Have you ever looked at rainwater running into a storm drain on the street and wondered about the pollutants it might be gathering as it flows? A recent case from California which came before the Supreme Court has some ramifications for cities nationwide.
The case began several years ago, when environmental groups noticed that stormwater runoff entering the San Gabriel and Los Angeles rivers was carrying pollutants. The Los Angeles County Flood Control District holds a permit which allows it to direct rainwater into these protected rivers, and this permit states that the runoff must meet cleanliness standards set by the Clean Water Act.
The Ninth District Court ruled that the LA Flood District had indeed been negligent in allowing polluted stormwater to enter the rivers. However, the Supreme Court reversed this ruling because it noted that the monitoring stations were both downriver from storm drain outlets, where water was merely being channeled from one section of river to another. The drainage system of the county is so vast and complex that, in the absence of more precise monitoring, it was impossible to say exactly where the pollution was introduced.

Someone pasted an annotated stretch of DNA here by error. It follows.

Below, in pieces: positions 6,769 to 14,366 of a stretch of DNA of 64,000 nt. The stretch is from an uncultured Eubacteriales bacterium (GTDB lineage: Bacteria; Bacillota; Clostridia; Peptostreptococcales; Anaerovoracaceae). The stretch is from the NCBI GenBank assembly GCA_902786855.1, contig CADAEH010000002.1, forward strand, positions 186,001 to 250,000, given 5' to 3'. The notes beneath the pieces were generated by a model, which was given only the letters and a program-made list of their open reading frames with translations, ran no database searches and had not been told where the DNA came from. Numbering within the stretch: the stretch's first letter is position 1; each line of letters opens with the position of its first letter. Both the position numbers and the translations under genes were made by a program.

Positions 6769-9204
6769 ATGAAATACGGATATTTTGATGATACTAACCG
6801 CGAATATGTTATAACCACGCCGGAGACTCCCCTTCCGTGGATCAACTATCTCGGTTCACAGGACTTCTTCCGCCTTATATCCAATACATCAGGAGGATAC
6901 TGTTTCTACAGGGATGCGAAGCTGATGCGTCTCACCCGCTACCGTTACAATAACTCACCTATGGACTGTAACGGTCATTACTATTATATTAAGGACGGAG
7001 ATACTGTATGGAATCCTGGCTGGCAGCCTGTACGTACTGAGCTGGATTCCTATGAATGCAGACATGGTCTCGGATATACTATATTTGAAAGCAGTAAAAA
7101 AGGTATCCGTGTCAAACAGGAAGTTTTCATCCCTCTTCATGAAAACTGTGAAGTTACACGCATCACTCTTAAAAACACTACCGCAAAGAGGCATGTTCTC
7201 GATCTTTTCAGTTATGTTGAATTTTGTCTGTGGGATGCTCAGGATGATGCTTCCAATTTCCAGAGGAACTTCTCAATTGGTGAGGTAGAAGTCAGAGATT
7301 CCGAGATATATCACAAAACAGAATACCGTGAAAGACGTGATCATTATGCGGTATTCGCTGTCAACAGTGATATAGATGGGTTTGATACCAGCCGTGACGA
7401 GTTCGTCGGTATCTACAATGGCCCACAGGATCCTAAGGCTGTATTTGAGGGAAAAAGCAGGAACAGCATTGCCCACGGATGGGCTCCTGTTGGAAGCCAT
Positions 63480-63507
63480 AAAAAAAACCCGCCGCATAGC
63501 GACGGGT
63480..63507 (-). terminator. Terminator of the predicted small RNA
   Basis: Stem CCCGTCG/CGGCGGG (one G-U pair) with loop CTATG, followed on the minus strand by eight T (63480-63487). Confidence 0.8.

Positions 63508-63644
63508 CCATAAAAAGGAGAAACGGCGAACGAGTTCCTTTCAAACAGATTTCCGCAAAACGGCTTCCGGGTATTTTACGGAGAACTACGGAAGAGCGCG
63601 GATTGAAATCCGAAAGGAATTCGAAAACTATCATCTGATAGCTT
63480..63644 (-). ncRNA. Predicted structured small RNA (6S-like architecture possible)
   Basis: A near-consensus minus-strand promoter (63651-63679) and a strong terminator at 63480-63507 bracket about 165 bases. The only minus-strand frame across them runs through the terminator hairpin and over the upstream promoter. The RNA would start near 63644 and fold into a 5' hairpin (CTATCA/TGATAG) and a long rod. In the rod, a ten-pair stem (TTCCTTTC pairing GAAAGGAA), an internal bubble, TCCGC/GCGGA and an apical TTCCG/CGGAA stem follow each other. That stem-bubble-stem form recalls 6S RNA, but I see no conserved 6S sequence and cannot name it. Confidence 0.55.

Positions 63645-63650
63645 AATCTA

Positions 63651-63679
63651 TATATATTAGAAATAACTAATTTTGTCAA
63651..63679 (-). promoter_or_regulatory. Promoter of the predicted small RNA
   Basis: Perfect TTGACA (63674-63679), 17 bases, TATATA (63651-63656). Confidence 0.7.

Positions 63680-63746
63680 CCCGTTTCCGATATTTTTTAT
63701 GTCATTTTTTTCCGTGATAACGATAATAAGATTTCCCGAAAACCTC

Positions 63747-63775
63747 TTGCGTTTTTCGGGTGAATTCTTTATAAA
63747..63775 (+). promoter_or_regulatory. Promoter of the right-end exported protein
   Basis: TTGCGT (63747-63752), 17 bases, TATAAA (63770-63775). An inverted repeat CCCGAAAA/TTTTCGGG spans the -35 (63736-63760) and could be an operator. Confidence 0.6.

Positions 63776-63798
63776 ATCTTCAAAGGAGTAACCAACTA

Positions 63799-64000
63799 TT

During winter storms, many cities in Georgia may wonder if they'll be held liable for pollutants passing through their storm drains. Most likely the answer will depend on the accuracy of their efforts to monitor these pollutants: The Supreme Court judges did point out that renewing LA County's stormwater permit in the future may involve establishing better systems of monitoring.
Our law firm handles environmental cases related to the Clean Water Act, stormwater and overall water pollution matters.
Source: Los Angeles Times, "Supreme Court throws out L.A. County storm water lawsuit," David Savage, Jan. 8, 2013